Locking a domain name at the Registry level provides an added layer of security against domain name hijacking. Domain name hijacking occurs when an attacker gains unauthorised access to registration data for a domain name, thereby gaining administrative control over the domain.  This enables them to modify several elements of the domain name, including the website to which it resolves.

The .PL Registry Lock service will work in a similar way to Registry Lock services already offered by other Top Level Registries, such as Verisign for the extensions .COM, .NET, .TV, .CC and .NAME, Afnic for .FR (France), The Internet Foundation in Sweden for .SE (Sweden), and CIRA for .CA (Canada).

The .PL Registry Lock service will ensure an extra layer of protection in that the following changes to the domain name will not be possible while the lock is active:

1) Deletion of domain name

2) Change of contact information or other data

3) Transfer of the domain name to another registrar

4) Re-delegation of the domain name

5) Delete or change of IP of a name server

This service will be offered by .PL accredited registrars, such as Hogan Lovells.  The Registry Lock activation procedure will be a manual process initiated by the registrar by sending NASK a Registry Lock activation request in accordance with the procedure in place.  The Registry Lock deactivation procedure will be initiated in the same way as the activation procedure.


This post is selected from our Anchovy News publication: Anchovy® is our comprehensive and centralised online brand protection service for global domain name strategy, including new gTLDs together with portfolio management and global enforcement using a unique and exclusive online platform developed in-house. For more information please contact us at mailto:anchovynews@hoganlovells.com

Posted in Data Protection & Privacy

Now Available: Webinar – Operationalizing the California Consumer Privacy Act – Key Decisions and Compliance Strategies

We have extensively covered the California Consumer Privacy Act, the first U.S. law comprehensively regulating the collection, use, and disclosure of general consumers’ personal information in the U.S.  This important legislation poses significant compliance challenges for organizations that engage with residents of California, the world’s fifth largest economy.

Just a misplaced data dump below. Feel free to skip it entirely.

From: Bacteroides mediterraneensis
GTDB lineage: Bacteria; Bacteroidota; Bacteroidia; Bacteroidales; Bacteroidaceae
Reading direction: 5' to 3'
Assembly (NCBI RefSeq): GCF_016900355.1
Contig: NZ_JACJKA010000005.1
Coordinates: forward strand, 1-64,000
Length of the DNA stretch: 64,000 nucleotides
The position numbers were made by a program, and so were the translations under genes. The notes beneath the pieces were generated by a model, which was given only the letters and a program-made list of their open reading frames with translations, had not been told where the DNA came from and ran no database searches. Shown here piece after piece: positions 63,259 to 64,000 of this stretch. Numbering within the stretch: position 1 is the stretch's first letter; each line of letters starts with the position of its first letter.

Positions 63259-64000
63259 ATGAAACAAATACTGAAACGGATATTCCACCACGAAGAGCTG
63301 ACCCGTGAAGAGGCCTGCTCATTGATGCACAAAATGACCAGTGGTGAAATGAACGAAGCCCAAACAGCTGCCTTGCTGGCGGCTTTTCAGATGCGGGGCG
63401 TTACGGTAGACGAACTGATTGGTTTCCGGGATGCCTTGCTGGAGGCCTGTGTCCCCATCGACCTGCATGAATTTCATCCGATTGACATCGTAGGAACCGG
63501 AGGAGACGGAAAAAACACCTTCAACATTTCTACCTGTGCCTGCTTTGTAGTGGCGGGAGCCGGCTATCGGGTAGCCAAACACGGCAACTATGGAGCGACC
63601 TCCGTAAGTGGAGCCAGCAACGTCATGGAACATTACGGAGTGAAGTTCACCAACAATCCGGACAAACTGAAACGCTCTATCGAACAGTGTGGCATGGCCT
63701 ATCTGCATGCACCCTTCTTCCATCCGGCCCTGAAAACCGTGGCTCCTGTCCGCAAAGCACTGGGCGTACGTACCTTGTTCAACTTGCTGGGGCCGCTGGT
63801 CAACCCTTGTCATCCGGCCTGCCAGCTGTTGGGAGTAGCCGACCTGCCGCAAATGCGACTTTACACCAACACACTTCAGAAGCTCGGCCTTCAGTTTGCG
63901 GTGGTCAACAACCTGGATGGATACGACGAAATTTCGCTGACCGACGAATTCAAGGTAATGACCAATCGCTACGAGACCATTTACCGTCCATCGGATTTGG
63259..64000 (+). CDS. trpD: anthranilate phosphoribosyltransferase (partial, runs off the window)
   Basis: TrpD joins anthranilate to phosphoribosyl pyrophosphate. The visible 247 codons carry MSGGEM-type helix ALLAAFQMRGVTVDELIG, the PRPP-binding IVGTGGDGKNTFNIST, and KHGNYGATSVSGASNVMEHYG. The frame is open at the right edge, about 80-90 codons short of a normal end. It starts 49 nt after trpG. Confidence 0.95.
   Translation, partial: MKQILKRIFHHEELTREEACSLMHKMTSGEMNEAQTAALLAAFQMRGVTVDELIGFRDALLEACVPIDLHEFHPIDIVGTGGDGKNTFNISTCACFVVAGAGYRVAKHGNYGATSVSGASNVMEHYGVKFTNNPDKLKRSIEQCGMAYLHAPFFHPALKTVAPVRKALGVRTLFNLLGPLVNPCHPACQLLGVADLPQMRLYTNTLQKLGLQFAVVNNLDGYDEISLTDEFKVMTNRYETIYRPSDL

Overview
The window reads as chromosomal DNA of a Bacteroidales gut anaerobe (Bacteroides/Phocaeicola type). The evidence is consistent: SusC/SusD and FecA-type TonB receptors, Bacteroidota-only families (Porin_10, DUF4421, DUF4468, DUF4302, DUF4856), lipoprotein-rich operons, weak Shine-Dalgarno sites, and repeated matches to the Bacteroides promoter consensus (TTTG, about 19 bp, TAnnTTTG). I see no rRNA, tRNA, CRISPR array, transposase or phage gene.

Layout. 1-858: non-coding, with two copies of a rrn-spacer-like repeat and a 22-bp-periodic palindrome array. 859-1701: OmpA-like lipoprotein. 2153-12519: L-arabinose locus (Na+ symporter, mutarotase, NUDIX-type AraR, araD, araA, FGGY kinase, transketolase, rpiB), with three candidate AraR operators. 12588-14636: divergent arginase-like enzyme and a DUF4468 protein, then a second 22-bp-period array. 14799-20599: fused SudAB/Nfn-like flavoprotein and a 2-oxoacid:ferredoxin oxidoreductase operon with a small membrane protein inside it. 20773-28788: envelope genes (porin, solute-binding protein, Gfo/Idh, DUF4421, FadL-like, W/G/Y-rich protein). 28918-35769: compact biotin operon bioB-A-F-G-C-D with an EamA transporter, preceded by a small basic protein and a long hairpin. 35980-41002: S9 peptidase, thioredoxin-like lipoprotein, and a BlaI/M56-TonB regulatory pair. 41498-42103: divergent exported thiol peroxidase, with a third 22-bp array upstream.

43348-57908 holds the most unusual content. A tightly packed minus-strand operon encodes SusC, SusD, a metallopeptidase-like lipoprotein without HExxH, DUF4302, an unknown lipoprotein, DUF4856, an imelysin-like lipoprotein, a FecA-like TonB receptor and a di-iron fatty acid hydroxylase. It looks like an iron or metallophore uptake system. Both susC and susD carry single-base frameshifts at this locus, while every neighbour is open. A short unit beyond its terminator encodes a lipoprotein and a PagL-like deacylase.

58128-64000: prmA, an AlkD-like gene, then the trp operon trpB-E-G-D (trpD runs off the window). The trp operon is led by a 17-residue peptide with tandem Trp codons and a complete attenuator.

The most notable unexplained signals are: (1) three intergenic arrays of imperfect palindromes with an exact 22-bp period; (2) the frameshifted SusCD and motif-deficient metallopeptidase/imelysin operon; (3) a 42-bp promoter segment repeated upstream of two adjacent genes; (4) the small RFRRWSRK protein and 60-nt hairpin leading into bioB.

On June 19, 2019, Hogan Lovells partners Mark Brennan and Bret Cohen discussed in great detail the impact of the law, explained key definitions, and offered practical guidance on how to navigate it during the webinar, “Operationalizing the California Consumer Privacy Act.” More than 600 live attendees participated and were able to hear Mark and Bret address how to determine whether businesses are covered, how to account for opt-outs from sales to third parties, the content and timing of CCPA notices, how to apply the CCPA’s exceptions, and more.

To hear the full webinar, please click here. To access the slide presentation, please click here.

For additional analyses of the California Consumer Privacy Act and the challenges ahead for companies, read Hogan Lovells’ CCPA blog series.

Posted in Consumer Privacy, Policy & Regulation Mark BrennanArpan Sura

U.S. Supreme Court Sidesteps Important TCPA Deference Issues

On June 20, 2019, the Supreme Court released its long-awaited decision in PDR v. Carlton & Harris Chiropractic.  The Court was expected to provide greater clarity about the extent to which litigants can challenge the Federal Communications Commission’s (FCC) Telephone Consumer Protection Act (TCPA) interpretations in private litigation.  Instead of deciding that issue, however, the Court vacated the Fourth Circuit’s ruling and remanded the case for further development. How the Fourth Circuit rules on remand may ultimately provide more insight on how much deference is owed to the FCC’s TCPA interpretations.